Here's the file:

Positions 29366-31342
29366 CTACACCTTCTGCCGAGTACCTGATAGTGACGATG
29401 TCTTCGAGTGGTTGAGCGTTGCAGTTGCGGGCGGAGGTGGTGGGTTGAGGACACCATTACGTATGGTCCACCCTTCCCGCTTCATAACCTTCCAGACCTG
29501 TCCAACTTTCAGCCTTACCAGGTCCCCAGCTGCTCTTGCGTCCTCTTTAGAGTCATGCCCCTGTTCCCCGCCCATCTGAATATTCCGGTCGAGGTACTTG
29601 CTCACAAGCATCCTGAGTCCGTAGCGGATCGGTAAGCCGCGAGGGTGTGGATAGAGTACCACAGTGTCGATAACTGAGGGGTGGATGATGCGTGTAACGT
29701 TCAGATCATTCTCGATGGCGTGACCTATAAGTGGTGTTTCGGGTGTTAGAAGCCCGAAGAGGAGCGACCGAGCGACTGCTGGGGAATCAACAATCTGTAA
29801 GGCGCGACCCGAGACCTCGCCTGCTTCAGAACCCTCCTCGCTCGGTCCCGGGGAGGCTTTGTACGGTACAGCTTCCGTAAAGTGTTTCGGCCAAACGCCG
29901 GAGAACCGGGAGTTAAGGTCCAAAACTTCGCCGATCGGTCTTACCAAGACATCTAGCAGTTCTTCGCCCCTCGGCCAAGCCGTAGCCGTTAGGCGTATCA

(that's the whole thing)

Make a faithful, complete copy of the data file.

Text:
Positions 29366-31342
29366 CTACACCTTCTGCCGAGTACCTGATAGTGACGATG
29401 TCTTCGAGTGGTTGAGCGTTGCAGTTGCGGGCGGAGGTGGTGGGTTGAGGACACCATTACGTATGGTCCACCCTTCCCGCTTCATAACCTTCCAGACCTG
29501 TCCAACTTTCAGCCTTACCAGGTCCCCAGCTGCTCTTGCGTCCTCTTTAGAGTCATGCCCCTGTTCCCCGCCCATCTGAATATTCCGGTCGAGGTACTTG
29601 CTCACAAGCATCCTGAGTCCGTAGCGGATCGGTAAGCCGCGAGGGTGTGGATAGAGTACCACAGTGTCGATAACTGAGGGGTGGATGATGCGTGTAACGT
29701 TCAGATCATTCTCGATGGCGTGACCTATAAGTGGTGTTTCGGGTGTTAGAAGCCCGAAGAGGAGCGACCGAGCGACTGCTGGGGAATCAACAATCTGTAA
29801 GGCGCGACCCGAGACCTCGCCTGCTTCAGAACCCTCCTCGCTCGGTCCCGGGGAGGCTTTGTACGGTACAGCTTCCGTAAAGTGTTTCGGCCAAACGCCG
29901 GAGAACCGGGAGTTAAGGTCCAAAACTTCGCCGATCGGTCTTACCAAGACATCTAGCAGTTCTTCGCCCCTCGGCCAAGCCGTAGCCGTTAGGCGTATCA